Rule 1 is a basic assumption. Rule 2 simply means that if Domain 26A was to the east of Domain 26B before Domain 26 split, then 26A will always be more or less to the east of 26B, even though they may end up hundreds or thousands of kilometres apart.

Rule 3 is an interesting one. At this stage it is purely a rule-of-thumb. There is, in fact, a physical law, called the Coriolis Force, which does cause rotation of bodies moving away from or towards the Equator (this determines the direction of rotation of cyclones and the way water swirls down the plughole). But all instances of domain rotation observed to date seem small enough to make their existence questionable.

We might expect this rule to be broken when a smaller, irregularly-shaped domain impacts against a larger one at an oblique angle. India looks as if it might have rotated a few degrees anticlockwise when it ran into Laurasia and made the Himalayas. However this apparent effect could be illusory, caused by differences in the angle of viewing a landmass at different latitudes.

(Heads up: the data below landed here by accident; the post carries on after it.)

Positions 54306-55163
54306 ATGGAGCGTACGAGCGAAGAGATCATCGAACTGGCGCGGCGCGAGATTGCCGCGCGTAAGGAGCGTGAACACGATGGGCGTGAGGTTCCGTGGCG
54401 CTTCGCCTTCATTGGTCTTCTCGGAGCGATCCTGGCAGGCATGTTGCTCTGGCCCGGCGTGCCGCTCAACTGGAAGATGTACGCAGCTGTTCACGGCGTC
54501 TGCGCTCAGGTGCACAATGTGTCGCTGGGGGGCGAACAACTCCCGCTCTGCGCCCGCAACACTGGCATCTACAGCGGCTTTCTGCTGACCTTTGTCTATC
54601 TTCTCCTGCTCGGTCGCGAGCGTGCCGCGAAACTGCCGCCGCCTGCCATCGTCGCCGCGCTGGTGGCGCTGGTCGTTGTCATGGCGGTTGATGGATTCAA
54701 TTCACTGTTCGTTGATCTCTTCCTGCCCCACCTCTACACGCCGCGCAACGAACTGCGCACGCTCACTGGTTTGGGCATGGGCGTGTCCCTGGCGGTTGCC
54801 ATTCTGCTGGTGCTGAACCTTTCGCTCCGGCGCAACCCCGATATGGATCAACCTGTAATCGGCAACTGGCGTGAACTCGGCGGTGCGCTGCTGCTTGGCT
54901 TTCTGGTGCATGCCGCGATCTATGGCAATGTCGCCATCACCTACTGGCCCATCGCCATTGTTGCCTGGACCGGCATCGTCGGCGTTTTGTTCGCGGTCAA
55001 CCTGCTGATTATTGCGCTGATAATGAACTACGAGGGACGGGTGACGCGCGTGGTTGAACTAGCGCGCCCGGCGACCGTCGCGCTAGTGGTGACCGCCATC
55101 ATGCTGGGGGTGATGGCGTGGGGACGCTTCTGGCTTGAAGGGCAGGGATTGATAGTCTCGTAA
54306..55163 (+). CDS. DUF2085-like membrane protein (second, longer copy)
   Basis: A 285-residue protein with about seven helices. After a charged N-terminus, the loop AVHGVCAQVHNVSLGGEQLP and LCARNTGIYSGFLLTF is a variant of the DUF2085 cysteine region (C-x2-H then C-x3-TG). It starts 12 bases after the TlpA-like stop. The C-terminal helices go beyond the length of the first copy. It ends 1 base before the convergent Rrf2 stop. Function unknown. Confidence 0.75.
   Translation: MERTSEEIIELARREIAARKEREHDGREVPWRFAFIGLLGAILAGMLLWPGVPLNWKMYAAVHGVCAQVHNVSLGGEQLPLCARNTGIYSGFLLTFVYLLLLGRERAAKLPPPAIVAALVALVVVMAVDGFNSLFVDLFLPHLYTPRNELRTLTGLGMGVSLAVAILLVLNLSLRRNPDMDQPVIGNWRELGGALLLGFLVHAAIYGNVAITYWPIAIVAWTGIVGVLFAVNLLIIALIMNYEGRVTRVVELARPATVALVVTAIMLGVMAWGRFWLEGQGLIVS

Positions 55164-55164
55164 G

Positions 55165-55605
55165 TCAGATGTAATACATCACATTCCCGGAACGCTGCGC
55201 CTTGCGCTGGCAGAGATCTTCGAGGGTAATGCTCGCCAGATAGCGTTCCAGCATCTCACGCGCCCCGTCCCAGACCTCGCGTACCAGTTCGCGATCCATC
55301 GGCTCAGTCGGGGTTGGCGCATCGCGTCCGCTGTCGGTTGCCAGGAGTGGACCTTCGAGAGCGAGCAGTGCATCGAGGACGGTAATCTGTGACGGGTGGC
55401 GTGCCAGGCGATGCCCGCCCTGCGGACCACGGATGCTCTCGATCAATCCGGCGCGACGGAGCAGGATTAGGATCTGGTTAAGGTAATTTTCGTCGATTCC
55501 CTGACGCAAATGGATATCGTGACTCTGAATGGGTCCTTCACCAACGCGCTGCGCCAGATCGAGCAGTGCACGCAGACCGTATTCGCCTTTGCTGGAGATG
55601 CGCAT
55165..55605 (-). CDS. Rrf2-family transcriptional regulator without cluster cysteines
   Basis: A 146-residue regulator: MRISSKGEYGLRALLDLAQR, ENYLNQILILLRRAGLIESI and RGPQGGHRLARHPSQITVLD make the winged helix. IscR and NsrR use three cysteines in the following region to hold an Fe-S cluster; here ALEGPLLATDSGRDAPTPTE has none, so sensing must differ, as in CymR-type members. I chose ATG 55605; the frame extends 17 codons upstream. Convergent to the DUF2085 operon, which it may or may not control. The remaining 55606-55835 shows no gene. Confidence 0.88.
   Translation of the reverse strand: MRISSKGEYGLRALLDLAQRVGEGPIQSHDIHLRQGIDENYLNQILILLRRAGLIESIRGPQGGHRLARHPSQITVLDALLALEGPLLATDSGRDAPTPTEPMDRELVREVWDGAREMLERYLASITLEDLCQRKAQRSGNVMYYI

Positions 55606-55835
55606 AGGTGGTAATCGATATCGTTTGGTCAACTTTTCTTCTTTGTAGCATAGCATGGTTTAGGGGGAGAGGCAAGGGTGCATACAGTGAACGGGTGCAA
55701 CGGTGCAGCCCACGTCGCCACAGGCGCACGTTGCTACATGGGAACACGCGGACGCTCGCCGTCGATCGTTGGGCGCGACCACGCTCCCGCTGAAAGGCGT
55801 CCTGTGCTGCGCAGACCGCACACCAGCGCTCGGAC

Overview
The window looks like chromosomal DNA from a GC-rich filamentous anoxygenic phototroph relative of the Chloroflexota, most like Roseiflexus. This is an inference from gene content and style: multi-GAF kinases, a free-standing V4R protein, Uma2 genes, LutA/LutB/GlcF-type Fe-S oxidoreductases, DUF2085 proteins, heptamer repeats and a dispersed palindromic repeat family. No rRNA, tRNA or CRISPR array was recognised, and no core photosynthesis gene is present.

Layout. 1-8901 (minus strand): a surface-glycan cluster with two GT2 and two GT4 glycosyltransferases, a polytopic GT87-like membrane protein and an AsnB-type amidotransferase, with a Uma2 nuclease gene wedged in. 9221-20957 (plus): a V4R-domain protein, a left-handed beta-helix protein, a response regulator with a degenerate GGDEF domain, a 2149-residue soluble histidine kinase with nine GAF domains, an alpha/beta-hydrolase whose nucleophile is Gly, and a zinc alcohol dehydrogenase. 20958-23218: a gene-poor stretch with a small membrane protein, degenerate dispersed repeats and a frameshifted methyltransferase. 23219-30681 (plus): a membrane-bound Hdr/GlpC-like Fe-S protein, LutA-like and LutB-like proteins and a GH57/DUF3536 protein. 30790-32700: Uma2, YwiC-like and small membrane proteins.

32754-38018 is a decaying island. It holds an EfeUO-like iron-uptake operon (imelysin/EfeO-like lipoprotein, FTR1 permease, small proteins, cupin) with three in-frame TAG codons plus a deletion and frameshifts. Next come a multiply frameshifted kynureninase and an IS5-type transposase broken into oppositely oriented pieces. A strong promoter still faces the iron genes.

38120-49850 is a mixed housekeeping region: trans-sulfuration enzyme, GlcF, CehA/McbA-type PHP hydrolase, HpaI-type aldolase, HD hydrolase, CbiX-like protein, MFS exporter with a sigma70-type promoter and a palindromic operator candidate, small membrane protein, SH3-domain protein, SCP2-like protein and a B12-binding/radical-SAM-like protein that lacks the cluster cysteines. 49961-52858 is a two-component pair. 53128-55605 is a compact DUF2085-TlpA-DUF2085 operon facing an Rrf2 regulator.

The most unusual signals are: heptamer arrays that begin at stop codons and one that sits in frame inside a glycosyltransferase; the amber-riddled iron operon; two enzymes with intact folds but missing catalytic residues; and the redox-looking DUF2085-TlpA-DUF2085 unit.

Rule 4 is also an observed rule of thumb, derived from the distributions of plants and animals which we have already examined. For Rule 4 to apply, it obviously must be physically possible; there is no way a microdomain is going to force its way through a megadomain it has run into, to keep up with its fellow which was off to one side of the megadomain.

Rule 5 is an important one, with many consequences. It just says that all domains are made up of masses of rocks which have known physical properties, and the domains will obey normal physical laws of every sort. The fact that we may not have a complete picture of some of these laws does not affect the point.

We already invoked Rule 5 when it was pointed out that the deep ocean trenches could not have been formed by pushing one slab of rock against another (see Proposition 3C) -- such an act could not create a gap between them. Another consequence is that the new boundary formed when a domain was torn apart could not be especially complex.